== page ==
Still I Rise Summary

"Still I Rise" is a poem by Maya Angelou in which the speaker addresses and dismisses the efforts of her oppressors to prevent her from achieving her full potential.

  • The speaker notes that her oppressors will "lie" in the history books in an effort to degrade her and her fellow Black people.
  • As the poem progresses, the speaker asserts that she is confident in her worth, and taunts her oppressors for being intimidated by her confidence.
  • The speaker describes herself as "the hope of the slave," echoing the strength and resilience of Black people throughout history, who have and will continue to "rise."

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Last Updated on June 8, 2022, by eNotes Editorial. Word Count: 1043

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“Still I Rise,” by the African American poet Maya Angelou (1928–2014), offers an intriguing mixture of tones: playful and defiant, comical and angry, self-assured and bitter. Ultimately, however, the poem’s tone, as the work’s title suggests, is triumphant. 

The poem’s first word—“You”—is important. This is a poem clearly addressed to others. It is not simply a private, lyric meditation. Much of its energy derives from its bold and cheeky self-assertiveness. Clearly addressed to the White oppressors of Black persons, the poem presents us with a Black woman willing to speak up for herself, for other living Blacks, and even for her Black ancestors. The poem is both highly political and highly personal. The speaker is implicitly responding to decades and even centuries of oppression and mistreatment. Her tone, then, never sounds arrogant or cocky. Instead, most readers are likely to feel immense sympathy with her spirited rejection of further oppression.

It seems highly significant that the first kind of oppression the speaker mentions is an oppression rooted in writing:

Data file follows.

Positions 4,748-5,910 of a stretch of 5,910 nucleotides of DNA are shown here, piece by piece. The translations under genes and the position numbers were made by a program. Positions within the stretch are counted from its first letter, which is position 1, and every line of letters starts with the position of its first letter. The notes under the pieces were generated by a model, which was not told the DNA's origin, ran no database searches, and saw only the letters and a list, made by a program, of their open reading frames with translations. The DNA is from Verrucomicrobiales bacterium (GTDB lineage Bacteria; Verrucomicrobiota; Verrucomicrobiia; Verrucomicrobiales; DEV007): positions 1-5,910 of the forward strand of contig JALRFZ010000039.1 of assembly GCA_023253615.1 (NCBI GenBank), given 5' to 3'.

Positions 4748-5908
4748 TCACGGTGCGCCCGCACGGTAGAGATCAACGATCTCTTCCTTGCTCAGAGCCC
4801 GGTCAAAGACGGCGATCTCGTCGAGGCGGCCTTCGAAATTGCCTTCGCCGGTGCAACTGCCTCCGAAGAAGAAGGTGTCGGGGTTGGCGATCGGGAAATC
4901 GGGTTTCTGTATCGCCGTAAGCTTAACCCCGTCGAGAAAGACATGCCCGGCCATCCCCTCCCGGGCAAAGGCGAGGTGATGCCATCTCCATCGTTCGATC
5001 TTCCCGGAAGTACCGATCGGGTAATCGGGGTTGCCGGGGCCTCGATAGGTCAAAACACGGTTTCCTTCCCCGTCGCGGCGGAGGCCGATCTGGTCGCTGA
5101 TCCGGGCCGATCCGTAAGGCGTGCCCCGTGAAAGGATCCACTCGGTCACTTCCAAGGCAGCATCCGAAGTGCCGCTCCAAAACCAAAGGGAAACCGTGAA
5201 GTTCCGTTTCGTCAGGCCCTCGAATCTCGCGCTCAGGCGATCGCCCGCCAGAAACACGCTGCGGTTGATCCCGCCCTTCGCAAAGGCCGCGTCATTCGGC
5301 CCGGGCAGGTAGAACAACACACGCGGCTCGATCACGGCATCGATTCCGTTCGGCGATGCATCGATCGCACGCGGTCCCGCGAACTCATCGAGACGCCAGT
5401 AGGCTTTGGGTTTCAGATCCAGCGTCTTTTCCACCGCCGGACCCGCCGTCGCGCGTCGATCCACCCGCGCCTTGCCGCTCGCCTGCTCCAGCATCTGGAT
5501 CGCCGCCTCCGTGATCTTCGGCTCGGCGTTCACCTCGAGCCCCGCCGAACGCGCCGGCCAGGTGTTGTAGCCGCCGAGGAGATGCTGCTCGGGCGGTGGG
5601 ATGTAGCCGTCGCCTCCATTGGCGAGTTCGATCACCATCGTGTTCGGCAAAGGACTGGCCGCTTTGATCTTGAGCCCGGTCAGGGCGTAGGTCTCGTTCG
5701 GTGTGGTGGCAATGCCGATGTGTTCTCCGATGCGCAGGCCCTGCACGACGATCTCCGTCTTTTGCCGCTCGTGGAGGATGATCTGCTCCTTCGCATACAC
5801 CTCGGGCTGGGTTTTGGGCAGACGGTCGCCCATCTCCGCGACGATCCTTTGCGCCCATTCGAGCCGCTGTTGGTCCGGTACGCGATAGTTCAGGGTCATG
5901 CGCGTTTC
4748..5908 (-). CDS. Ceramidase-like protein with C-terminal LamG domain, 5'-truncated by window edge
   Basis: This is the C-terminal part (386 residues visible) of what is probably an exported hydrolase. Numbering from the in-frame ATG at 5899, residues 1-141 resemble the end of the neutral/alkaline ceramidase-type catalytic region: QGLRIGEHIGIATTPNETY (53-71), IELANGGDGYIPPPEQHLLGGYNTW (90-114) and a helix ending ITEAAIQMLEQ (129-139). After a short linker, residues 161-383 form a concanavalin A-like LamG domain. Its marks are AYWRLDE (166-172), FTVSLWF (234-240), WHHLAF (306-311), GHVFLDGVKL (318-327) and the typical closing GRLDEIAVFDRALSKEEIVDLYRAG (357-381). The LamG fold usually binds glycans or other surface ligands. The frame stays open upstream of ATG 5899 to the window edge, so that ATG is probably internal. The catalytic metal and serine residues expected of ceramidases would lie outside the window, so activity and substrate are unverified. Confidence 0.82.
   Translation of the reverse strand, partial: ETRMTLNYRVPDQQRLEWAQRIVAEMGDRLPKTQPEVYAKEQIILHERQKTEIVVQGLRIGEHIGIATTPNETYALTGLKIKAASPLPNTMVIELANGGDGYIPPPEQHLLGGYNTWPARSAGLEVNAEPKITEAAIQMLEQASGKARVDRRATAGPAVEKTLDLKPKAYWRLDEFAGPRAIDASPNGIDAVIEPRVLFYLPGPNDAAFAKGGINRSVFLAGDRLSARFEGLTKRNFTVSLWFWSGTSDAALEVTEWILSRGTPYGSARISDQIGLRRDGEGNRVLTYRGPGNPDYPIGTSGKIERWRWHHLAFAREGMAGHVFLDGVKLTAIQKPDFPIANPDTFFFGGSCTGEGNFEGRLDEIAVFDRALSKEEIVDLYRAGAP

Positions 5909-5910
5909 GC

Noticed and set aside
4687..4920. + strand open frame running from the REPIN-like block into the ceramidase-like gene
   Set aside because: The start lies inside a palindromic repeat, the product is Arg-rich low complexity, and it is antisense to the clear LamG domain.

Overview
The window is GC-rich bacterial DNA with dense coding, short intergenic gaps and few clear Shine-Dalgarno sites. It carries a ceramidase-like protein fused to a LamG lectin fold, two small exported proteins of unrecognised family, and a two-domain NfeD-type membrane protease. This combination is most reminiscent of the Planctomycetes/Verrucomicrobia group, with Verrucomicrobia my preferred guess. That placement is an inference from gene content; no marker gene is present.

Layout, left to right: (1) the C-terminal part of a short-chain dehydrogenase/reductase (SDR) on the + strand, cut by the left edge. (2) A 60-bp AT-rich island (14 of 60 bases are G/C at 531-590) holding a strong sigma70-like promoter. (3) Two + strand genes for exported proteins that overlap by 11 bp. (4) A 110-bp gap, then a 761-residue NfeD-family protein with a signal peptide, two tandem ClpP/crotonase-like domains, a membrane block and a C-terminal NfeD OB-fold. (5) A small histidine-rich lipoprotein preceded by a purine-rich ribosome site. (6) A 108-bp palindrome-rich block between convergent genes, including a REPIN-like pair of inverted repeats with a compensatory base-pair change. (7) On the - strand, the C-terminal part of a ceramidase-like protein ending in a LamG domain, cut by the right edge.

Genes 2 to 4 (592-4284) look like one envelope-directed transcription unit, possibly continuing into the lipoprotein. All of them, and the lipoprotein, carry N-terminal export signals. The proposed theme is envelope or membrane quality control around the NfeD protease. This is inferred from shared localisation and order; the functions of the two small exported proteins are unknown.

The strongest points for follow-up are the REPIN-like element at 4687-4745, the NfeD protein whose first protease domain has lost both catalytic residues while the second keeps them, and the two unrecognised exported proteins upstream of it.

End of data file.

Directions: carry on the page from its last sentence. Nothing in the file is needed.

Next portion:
You may write me down in history
With your bitter, twisted lies . . . . (1–2)

The poem itself is a direct response to this kind of oppressive writing. The speaker transforms writing, one of the most important means of domination, into an instrument of liberation. The poem does not begin by emphasizing physical subjugation or literal violence. Instead, it begins by emphasizing the ways the wrong kinds of writing can imprison the minds of both oppressors and the oppressed. First and foremost, those who would help liberate Blacks must first liberate their minds and challenge the thinking of their oppressors.

Only in line 3 do we reach the first reference to actual physical oppression (“You may trod me in the very dirt”), but the phrasing here seems more metaphorical than literal. Metaphorically, to tread another person into the dirt is to treat that person with enormous disrespect and almost shocking violence. Yet no sooner does the speaker imagine being abused in this way than she immediately responds, “But still, like dust, I’ll rise” (4). The reference to “dust” is variously effective. It implies that something normally seen as negative can instead be seen as positive. It implies that something normally seen as merely bothersome can actually possess a kind of resilience and strength. It implies that something normally considered easy to control can, simply because of its pervasiveness and volume, create real problems for anyone who would seek to control it and suppress it.